Shake-Up Sparks C's to Confident Win in Brooklyn

NEW YORK – Brad Stevens shook up his lineup Monday night in Brooklyn. Then his Celtics shook down the Nets during a 103-94 win.

Evan Turner started in place of the injured Avery Bradley, and Stevens also chose to insert Kelly Olynyk in place of Jared Sullinger at the starting center position. Boston’s offense promptly opened up with an electric start, scoring 37 points during the first quarter while setting the tone for the remainder of the game.

“I just thought we had good spacing,” Brad Stevens said of his team’s first-quarter performance. “Kelly didn’t make any shots but they certainly had to honor him in the first quarter, and then he got his rhythm a little bit.

“That opens up things for Amir (Johnson). That opens up things for drivers, and Jae (Crowder) got a few drives to the rim and Evan got a few drives to the rim. I thought we had a really solid first quarter.”

Stevens’ moves resulted in much more than just improved numbers on the scoreboard. They also seemed to breathe new life into the Celtics. From top to bottom, they looked engaged – for the first time in more than a week.

“We were locked in as a unit and it showed in the first five minutes of the game,” said Crowder, who scored a game-high 25 points. “We came out and we got into them and dictated the way the game was going to go.”

Turner and Olynyk played at a high level all night long, combining for 21 points, 15 rebounds, five assists and two blocks. Most notable, however, may have been the fact that Sullinger returned to his old self while coming off the bench.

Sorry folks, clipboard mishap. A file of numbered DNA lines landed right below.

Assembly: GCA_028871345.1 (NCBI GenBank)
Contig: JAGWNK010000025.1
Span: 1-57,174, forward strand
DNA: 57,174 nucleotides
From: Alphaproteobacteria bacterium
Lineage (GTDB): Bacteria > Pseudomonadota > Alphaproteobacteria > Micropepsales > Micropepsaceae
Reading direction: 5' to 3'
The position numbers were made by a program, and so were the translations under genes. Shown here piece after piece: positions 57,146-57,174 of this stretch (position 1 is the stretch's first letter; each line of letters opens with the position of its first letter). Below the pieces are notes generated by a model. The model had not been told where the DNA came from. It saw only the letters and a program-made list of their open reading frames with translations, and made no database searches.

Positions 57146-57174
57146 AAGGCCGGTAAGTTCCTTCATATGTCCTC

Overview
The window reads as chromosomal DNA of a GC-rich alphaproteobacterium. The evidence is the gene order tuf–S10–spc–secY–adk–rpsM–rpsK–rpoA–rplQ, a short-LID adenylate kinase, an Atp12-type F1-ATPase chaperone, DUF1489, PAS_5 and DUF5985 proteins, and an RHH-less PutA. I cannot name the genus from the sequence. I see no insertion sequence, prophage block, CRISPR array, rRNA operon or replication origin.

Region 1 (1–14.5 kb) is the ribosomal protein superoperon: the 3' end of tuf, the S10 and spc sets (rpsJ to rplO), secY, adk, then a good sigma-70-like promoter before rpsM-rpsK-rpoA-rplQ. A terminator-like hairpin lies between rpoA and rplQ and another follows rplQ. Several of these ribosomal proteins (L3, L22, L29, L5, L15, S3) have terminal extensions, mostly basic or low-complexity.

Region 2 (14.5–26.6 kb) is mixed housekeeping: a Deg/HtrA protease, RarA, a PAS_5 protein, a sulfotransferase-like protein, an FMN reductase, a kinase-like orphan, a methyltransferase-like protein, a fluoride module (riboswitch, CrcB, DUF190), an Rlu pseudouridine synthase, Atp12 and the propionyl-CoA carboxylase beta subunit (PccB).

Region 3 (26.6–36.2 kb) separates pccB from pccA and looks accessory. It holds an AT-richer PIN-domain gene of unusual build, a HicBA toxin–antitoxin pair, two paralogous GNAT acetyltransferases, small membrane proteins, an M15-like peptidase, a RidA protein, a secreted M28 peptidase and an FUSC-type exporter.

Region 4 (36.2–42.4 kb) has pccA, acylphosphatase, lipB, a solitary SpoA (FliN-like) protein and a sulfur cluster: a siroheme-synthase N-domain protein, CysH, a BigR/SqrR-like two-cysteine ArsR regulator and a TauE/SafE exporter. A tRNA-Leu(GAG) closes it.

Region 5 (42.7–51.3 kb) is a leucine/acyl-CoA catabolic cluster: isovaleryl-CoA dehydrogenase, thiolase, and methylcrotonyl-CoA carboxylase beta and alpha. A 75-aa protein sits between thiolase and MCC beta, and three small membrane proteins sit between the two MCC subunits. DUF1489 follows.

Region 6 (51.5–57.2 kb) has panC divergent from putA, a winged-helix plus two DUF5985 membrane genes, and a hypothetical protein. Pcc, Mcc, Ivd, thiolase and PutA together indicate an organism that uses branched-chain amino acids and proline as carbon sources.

Sullinger had been in the midst of what may have been the worst shooting slump of his career. Over his previous 14 games, which stretched from the beginning of December through Saturday, he had shot just 36.0 percent from the field and 18.2 percent from long range while scoring 7.8 points a game.

Frustrations reached a head Saturday afternoon against Brooklyn, when the big man scored just seven points in 18 minutes of action. During a timeout, he removed himself from the team and sat on the scorer’s table all by himself.

“It was a lot of things going on, especially with the way the game was going on,” he said before Monday’s game of his decision to leave the huddle. “So I just tried to refrain myself from snapping.”

That wasn’t one of Sullinger’s better moments, and it may have contributed to him coming off the bench Monday night. However, he responded with a fantastic attitude, accompanied by 17-plus minutes of great effort, en route to a double-double that consisted of 12 points and 10 boards.

“I thought Sully brought us great energy right when he got into the game,” Stevens said.

Moments later, Crowder added of Sullinger, “We need him to play like that. We need him to bring it every night and get on the boards and play the way he’s capable of playing and play with a lot of self-confidence.

“He had to get back to that, and he got back to it – smiling and playing hard – and we need it.”

With Sullinger regaining his impactful play and infectious attitude, and with Turner and Olynyk excelling in their first start together this season, the Celtics found their way. They controlled the game from start to finish, leading for the final 43-plus minutes of the night and at one point pulling ahead by as many as 19 points.

Boston controlled the game at both ends. Two days after shooting a woeful 38.6 percent from the field against Brooklyn, it connected on 44.6 percent of its shots while scoring 54 points in the paint. Meanwhile, at the other end, the Celtics limited the Nets to just 37.6 percent shooting in the game.

“I thought we played with a lot of purpose tonight,” said Stevens, later adding that he thought the C’s “played pretty confidently” throughout the game.

That was exactly what Boston needed: a comfortable, confident, team-oriented win that featured strong performances across the board.

One thing is for sure: the shake-up worked.

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